Catalase activity (CAT) was measured according to the method described by Abel [29]. Catalase in serum catalyses the decomposition of hydrogen peroxide into water and oxygen molecules.

H 2 O 2 (l) C a t . H 2 O (aq) + O 2 (g)

About 10 μL of serum was added to 5 mM potassium phosphate buffer (pH 7.0). About 0.1 mM of freshly prepared 30 mM hydrogen peroxide was added to start the reaction and the decomposition of hydrogen peroxide was recorded by UV spectrophotometer at 240 nm wavelength for 5 min. A molar extinction coefficient (E) of 0.041 mM1.cm1 was used to calculate catalase activity.

Cat = Absorbance E .
2.16. Statistical analysis

The data obtained were expressed as means ± SD and analyzed with SPSS version 20. One way analysis of variance (ANOVA) with subsequent Dunnett's post hoc test was carried out. Differences were considered significant at p≤0.05. Data was presented as tables or charts as appropriate.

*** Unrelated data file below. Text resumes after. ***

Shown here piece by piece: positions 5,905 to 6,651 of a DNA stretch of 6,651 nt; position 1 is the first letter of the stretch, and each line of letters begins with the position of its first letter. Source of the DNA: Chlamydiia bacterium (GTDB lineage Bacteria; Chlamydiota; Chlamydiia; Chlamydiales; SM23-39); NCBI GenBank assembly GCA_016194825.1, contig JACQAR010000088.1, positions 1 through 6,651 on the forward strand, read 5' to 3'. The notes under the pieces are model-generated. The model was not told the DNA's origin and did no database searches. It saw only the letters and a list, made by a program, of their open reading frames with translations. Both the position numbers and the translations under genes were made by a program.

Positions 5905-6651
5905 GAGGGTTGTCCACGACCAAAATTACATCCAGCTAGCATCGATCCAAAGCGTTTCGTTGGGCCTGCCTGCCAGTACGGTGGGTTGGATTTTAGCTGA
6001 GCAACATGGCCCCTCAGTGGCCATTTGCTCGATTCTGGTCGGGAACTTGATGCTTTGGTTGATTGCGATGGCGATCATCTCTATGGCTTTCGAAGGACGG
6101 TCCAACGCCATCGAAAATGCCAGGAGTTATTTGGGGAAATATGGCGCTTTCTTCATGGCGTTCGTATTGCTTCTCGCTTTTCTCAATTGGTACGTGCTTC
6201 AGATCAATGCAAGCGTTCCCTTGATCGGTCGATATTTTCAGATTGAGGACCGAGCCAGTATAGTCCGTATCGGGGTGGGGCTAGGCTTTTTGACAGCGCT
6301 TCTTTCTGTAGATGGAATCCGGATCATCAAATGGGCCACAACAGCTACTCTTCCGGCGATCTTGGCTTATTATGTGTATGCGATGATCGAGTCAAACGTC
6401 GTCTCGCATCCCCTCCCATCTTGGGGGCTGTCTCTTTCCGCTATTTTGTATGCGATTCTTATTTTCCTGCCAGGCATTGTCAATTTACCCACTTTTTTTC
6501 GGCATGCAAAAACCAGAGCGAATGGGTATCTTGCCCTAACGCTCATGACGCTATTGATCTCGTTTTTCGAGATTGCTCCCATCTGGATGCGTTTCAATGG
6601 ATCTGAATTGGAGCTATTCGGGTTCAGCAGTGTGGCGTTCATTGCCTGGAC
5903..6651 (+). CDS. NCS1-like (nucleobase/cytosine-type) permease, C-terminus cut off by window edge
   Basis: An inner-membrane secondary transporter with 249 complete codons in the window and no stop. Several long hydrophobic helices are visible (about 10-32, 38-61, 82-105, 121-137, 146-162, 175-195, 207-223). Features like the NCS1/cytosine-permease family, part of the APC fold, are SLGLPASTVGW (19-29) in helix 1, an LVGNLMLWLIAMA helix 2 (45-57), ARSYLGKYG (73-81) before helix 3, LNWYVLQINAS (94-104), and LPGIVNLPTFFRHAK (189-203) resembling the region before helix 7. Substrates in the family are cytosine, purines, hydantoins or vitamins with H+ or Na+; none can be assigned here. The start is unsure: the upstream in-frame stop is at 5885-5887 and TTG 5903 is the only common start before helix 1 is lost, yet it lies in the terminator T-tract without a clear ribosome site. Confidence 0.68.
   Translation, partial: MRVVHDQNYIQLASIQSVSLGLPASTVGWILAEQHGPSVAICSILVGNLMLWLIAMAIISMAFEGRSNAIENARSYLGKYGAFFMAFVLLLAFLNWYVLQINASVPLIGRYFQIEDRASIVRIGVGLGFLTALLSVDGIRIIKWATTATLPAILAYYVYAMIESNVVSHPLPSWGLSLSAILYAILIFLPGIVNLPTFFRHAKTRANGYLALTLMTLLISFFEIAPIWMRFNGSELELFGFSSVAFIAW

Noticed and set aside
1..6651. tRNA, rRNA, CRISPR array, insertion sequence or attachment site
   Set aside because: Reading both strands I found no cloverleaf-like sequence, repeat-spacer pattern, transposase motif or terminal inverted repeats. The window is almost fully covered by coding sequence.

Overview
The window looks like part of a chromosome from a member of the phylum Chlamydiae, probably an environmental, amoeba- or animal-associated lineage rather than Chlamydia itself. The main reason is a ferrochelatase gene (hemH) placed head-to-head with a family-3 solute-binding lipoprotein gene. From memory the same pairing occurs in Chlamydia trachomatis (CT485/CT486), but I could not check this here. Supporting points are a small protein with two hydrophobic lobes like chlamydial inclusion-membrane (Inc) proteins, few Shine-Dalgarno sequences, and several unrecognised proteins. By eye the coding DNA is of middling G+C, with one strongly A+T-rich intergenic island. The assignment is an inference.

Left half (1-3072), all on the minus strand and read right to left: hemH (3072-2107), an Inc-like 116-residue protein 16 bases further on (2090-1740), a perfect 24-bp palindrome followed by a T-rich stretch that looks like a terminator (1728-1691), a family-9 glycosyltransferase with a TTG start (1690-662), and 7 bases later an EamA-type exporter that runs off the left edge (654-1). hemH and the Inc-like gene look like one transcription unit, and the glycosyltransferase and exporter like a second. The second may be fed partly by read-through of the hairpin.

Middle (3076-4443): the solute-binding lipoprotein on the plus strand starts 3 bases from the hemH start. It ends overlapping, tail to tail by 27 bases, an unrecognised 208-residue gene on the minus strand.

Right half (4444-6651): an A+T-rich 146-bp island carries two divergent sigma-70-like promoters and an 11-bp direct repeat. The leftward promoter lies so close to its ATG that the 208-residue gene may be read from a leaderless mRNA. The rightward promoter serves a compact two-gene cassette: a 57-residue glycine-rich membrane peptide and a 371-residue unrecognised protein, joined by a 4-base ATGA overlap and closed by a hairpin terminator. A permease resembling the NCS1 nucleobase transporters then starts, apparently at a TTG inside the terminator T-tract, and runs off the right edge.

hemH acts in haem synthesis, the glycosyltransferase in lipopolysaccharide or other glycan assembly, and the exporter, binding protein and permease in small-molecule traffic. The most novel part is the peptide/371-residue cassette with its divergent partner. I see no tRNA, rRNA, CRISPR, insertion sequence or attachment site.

3. Results

3.1. Extraction yield

The extraction of 208.6 g powdered material of the root bark of Securidaca longepedunculata with methanol gave 126.30 g of the extract which represents a yield of 60.50%. About 5 g of the methanol extract of the root bark gave 0.7 g of cysteine protease inhibitors fraction (CPI) which represent a yield of 14%.

3.2. Phytochemical analysis

Preliminary phytochemical screening revealed the presence of flavonoids, cardiac glycoside and saponins (Table 1). Alkaloids, tannins, anthraquinones, steroids and triterpenes were absent.

T1

Table 1: Phytochemical constituents of cysteine protease inhibitors fraction.

3.3. Acute toxicity testing